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CMP vs. CM vs. CMR-Rated Cables: What’s the Difference?

Posted by Mike Chen on October 20, 2021

| Categories: Network Cabling, Data Center

Because they are installed in walls and ceilings, Ethernet cables must meet fire safety standards. Ethernet cables are low-voltage, carrying only a small amount of electricity at high frequency to transmit data, so the odds of them catching fire are very low. Nevertheless, fire codes require Ethernet cables to have jackets that minimize the risk of fire traveling along the cables from one part of a building to another.

Article 800 of the National Electric Code (NEC) has established the CM, CMR, and CMP cable jacket ratings for Ethernet cable jackets. These ratings designate the fire resistance of various cable jacket types.

What Is a CM-Rated Cable?

The CM or “Communications Multipurpose” rating is the minimum standard for Ethernet cables installed within the walls of single-story commercial buildings. To be CM-rated, cables must pass a standardized flammability test. CM cable jackets are made from polyvinyl chloride (PVC), which is cost-effective and flexible but can produce thick smoke and release dangerous gases in a fire.

What Is a CMR-Rated Cable?

CMR stands for “Communications Multipurpose Cable, Riser” and is a higher rating than CM. CMR-rated cables are designed for installation in the risers, or vertical shafts, between the floors of a building. CMR-rated cables go through stricter testing to show that they are sufficiently flame retardant to prevent a fire from spreading from one floor to another.

Riser-rated cable jackets may be made from either low-smoke PVC or fluorinated ethylene polymer (FEP). Although CM-rated cables may not be used where CMR-rated cables are required, CMR-rated cables can replace CM-rated cables. Therefore, CMR-rated cables are generally recommended because they can be used to meet multiple cabling needs.

What Is a CMP-Rated Cable?

The CMP rating, which stands for “Communications Multipurpose, Plenum,” is the strictest of the cable jacket ratings. It designates Ethernet cables that may be used in a building’s plenum, such as a dropped ceiling, raised floor, and other air spaces. Non-air-handling dropped ceilings may also be considered plenums if the ducts aren’t sealed properly.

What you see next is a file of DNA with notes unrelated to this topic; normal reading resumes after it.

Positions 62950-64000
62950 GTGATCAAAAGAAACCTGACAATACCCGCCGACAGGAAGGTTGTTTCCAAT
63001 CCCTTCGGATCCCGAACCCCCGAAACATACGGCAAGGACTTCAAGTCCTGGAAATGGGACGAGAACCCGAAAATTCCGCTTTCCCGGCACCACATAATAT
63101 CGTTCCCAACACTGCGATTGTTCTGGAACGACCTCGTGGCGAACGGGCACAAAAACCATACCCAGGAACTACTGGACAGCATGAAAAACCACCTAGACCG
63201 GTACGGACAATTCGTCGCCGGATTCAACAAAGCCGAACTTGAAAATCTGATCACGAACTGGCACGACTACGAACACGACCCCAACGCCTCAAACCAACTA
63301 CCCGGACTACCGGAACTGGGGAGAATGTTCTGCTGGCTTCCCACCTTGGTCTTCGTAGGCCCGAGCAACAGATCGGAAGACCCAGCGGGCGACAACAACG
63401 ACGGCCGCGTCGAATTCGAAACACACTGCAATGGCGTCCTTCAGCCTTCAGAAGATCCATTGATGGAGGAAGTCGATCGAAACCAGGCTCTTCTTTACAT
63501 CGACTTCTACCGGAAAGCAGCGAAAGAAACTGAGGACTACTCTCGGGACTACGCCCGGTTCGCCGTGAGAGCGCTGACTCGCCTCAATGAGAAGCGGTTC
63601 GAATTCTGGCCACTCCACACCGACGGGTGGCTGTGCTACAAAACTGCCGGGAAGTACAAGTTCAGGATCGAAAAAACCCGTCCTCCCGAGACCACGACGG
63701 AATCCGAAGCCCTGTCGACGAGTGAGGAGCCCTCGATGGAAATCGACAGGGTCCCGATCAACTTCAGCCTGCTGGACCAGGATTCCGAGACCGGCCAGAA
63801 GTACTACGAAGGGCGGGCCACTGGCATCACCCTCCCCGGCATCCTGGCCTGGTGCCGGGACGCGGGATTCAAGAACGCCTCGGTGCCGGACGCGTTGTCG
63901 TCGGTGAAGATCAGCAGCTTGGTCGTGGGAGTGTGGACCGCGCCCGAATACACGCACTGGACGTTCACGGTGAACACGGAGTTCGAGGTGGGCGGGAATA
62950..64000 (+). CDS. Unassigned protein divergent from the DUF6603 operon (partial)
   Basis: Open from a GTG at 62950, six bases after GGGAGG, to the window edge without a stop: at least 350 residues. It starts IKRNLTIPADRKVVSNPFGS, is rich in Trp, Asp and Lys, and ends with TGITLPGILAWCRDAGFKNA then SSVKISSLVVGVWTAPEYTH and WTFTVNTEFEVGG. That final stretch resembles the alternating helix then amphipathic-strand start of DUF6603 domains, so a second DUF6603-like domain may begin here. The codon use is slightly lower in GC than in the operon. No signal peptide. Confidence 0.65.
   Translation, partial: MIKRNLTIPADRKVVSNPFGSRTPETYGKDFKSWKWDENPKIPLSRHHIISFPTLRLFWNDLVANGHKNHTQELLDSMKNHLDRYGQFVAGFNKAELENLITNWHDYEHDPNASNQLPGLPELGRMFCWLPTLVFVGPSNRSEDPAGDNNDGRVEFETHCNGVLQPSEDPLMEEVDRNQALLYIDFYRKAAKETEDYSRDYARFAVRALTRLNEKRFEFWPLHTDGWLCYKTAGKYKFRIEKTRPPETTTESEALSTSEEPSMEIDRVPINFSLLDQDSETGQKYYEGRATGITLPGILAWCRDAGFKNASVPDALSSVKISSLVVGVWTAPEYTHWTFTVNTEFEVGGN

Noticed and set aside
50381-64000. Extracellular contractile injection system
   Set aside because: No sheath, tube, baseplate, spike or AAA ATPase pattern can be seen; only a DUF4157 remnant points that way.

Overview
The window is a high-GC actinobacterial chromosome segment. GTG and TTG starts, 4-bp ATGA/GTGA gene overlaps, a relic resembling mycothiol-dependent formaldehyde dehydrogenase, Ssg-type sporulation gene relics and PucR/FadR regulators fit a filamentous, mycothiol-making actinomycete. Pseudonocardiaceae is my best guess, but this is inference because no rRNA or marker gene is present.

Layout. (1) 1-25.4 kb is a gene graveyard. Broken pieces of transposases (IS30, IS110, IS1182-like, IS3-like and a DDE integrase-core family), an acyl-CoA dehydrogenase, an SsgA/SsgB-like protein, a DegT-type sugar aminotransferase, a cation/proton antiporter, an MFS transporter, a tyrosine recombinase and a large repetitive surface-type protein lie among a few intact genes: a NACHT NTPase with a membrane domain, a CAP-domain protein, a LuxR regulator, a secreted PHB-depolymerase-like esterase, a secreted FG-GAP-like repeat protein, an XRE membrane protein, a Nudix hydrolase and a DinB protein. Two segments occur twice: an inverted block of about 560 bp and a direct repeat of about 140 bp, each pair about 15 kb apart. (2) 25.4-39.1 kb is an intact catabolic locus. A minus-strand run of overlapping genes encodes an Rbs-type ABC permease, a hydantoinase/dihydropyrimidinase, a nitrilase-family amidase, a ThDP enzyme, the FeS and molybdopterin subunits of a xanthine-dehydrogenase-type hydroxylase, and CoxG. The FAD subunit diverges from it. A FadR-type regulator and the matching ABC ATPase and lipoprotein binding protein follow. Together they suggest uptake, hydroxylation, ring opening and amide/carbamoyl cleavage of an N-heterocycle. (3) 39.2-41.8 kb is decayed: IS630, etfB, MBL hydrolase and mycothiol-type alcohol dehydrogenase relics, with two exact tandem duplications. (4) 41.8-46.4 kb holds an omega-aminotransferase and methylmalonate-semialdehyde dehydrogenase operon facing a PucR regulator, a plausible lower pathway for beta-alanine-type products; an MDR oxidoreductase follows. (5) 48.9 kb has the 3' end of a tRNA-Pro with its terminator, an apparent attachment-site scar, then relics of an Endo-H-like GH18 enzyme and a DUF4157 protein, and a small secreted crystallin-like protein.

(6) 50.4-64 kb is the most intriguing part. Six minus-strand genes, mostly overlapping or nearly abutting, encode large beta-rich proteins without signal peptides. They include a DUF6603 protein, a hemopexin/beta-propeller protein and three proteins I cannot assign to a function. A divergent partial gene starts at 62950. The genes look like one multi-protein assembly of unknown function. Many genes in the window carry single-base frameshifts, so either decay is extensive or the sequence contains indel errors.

Plenum-rated cables must limit flame propagation to five feet or less and minimize the amount of smoke emitted. Therefore, cables designed for installation in plenum spaces must use a jacket material that burns cleanly and self-extinguishes easily. Because air travels through the plenum, CMP-rated cables must not give off toxic fumes in a fire. CMP cables may be used in any application, but are generally reserved for plenum spaces due to their higher cost.

CMR-Rated Cables from Enconnex

Enconnex has standardized on CMR-rated Ethernet cables to provide our customers with the most flexible and cost-efficient solutions for a wide range of use cases. Our cables are manufactured and 100% tested to the highest quality and industry standards to ensure safety and compliance with fire codes and building regulations.

We use high-grade copper wiring to ensure premium connectivity, minimize crosstalk, and support high-speed networking requirements. Unique serial numbers, a variety of jacket colors, and custom label options facilitate cable management and tracing problems.

  • The experts at Enconnex also provide a comprehensive suite of value-added services, including:
  • Planning, budgeting, and engineering review
  • Structured cabling system design and specification
  • Installation of cabling, patch panels, racks, and equipment
  • Network redesign and relocation

We are here to help with the most complex and extensive cabling projects, providing end-to-end solutions that include all materials and the services of our certified, experienced team. Contact Enconnex to learn more about Ethernet cable ratings and how our cabling products can optimize your physical network infrastructure.


Posted by Mike Chen on October 20, 2021

Mike has 20+ years of senior program management, product management, and consulting experience in IT, consumer electronics, and communication products, both at finished goods and components levels. Mike is the Product Manager for Network Cabling at Enconnex.

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